EDP Sciences
Free Access
Issue
A&A
Volume 595, November 2016
Article Number A38
Number of page(s) 8
Section Astrophysical processes
DOI https://doi.org/10.1051/0004-6361/201629075
Published online 26 October 2016

© ESO, 2016

1. Introduction

Early studies (Luminet 1979; Pechenick et al. 1983) began a great interest in photons emitted by matter in a strong gravitational field, especially in relation to high-energy astrophysics. The relevant computations are carried out with ray-tracing techniques that are based on the photon geodesics in general relativistic spacetimes. Effects to be considered are (i) light bending; (ii) travel time delay; and (iii) gravitational lensing (Misner et al. 1973). The basic equations for the Schwarzschild metric are expressed through elliptic integrals that can be solved numerically. A powerful analytical approximation was introduced by Beloborodov (2002), who derived an approximate linear equation to describe the gravitational light bending of photons emitted at radius (rs = 2GM/c2). In the same vein, Poutanen & Beloborodov (2006) derived an approximate polynomial equation for photon travel time delays. These two analytical approximations were obtained by introducing an ad hoc parametrization of the photon emission angle (see Beloborodov 2002; Poutanen & Beloborodov 2006, for more details). Nevertheless, the equation for gravitational lensing, also known as solid angle equation, was still solved numerically by these authors.

In this paper we present a mathematical method through which the approximate polynomial equations for light bending and travel time delay in a Schwarzschild spacetime are derived without any ad hoc assumption. We then apply the same method to derive for the first time an approximate polynomial equation for gravitational lensing. High-accuracy approximate equations for photon geodesics translate into high-speed ray-tracing codes for different astrophysical applications in the strong gravitational field of Schwarzschild black holes (BHs). As examples we apply our approximate equations to calculate the light curve from a hot spot on the surface of a rotating neutron star (NS) and a clump in a circular orbit around BH. Moreover, we calculate the fluorescent iron Kα line profile from an accretion disk around a BH (e.g., Fabian et al. 1989).

2. Photons in the Schwarzschild spacetime

In this section we introduce the elliptical integrals of photon trajectories, travel time delay, and gravitational lensing in the Schwarzschild metric.

2.1. Schwarzschild metric

For static and spherically symmetric BHs of mass, M, the Schwarzschild metric in spherical coordinates (t,r,ϕ,ψ) is (1)where G = c = 1, and rs = 2M is the Schwarzschild radius. In this standard system, the coordinate variables are time t, radius r, polar angle ϕ, and azimuthal angle ψ.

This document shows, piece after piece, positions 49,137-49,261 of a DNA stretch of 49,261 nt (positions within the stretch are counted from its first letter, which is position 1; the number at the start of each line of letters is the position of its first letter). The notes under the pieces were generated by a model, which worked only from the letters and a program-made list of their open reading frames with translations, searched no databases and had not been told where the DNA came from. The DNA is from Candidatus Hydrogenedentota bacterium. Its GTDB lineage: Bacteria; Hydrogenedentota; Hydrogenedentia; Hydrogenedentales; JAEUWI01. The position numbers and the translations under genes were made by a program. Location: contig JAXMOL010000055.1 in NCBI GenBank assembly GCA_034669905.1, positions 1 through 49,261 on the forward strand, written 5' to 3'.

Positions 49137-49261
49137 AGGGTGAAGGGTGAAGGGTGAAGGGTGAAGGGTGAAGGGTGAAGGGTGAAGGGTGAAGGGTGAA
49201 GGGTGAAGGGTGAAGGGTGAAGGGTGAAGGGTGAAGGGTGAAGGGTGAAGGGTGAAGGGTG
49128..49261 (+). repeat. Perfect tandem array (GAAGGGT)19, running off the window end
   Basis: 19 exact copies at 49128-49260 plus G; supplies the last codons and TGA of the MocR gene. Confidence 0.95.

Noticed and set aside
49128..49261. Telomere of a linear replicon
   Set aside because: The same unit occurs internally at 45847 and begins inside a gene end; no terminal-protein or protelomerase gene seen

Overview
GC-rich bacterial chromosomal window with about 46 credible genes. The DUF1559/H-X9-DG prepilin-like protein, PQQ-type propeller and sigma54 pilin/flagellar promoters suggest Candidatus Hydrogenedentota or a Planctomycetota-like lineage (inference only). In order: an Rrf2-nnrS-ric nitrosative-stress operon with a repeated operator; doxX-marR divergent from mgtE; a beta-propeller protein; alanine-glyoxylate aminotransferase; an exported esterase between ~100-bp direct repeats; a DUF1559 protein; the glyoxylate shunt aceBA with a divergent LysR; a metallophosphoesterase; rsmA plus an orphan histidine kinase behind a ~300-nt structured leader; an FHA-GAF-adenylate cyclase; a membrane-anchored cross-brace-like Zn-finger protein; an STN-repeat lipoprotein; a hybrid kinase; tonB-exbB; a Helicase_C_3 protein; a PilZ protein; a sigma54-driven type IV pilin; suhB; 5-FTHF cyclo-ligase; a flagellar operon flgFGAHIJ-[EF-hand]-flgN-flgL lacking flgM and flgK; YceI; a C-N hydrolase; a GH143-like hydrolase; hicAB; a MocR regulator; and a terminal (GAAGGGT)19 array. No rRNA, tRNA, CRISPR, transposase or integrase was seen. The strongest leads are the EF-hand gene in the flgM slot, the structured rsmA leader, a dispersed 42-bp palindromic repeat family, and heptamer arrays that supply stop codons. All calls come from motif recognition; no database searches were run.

2.2. Gravitational light bending

Because of spherical symmetry, it is customary to use the equatorial plane at ϕ = π/ 2 to calculate geodesics in the Schwarzschild metric that are representative of all photon trajectories. A photon geodesic starting at radius R is described by the following elliptical integral (Chandrasekhar 1992; Misner et al. 1973): (2)parametrized by the ratio of the angular momentum, L, and energy, E, of the photon, b = L/E. The impact parameter b represents the distance between the observer and the photon trajectory at infinity and is related to the photon emission angle, α by (3)Equation (2) is strictly valid up to α = π/ 2, since the sine function is symmetric with respect to α = π/ 2. The photon deflection angle, ψ, can be directly determined in terms of the emission angle α through Eq. (3).

thumbnail Fig. 1

Two photon trajectories emitted at different radii, r1 and r2, and emission angles, α1 and α2, with their corresponding impact parameters, b1 and b2. Trajectory 1 is for a direct photon, while trajectory 2 has a turning point, i.e., passes through periastron p, the minimum distance between the trajectory and the BH. The observer is at infinity, and photons geodesics lie in a single invariant plane.

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We must distinguish between direct photons, which have trajectories with an emission angle between 0 ≤ απ/ 2, and photons with a turning point, whose trajectories have an emission angle ranging between π/ 2 ≤ ααmax (see Fig. 1). Photon trajectories with a turning point can reach infinity only if their b is greater than the critical impact parameter (see, e.g., Luminet 1979). Since we are interested only in photons that are not captured by the BH, the maximum possible emission angle is obtained by substituting bc into Eq. (3) (4)Photons emitted between π/ 2 ≤ ααmax follow trajectories with a turning point; therefore a periastron distance, p, is defined at an angle αp = π/ 2, which determines the minimum distance between the compact object and the photon trajectory. The emission point of a photon at ψE that passes through the turning point is symmetric with respect to the periastron angle, ψp, to the point ψS, (with an emission angle απ/ 2) along the same trajectory, as they have the same impact parameter at infinity. Based on this symmetry, we determine ψS = 2ψpψE, where αS = παE.

2.3. Travel time delay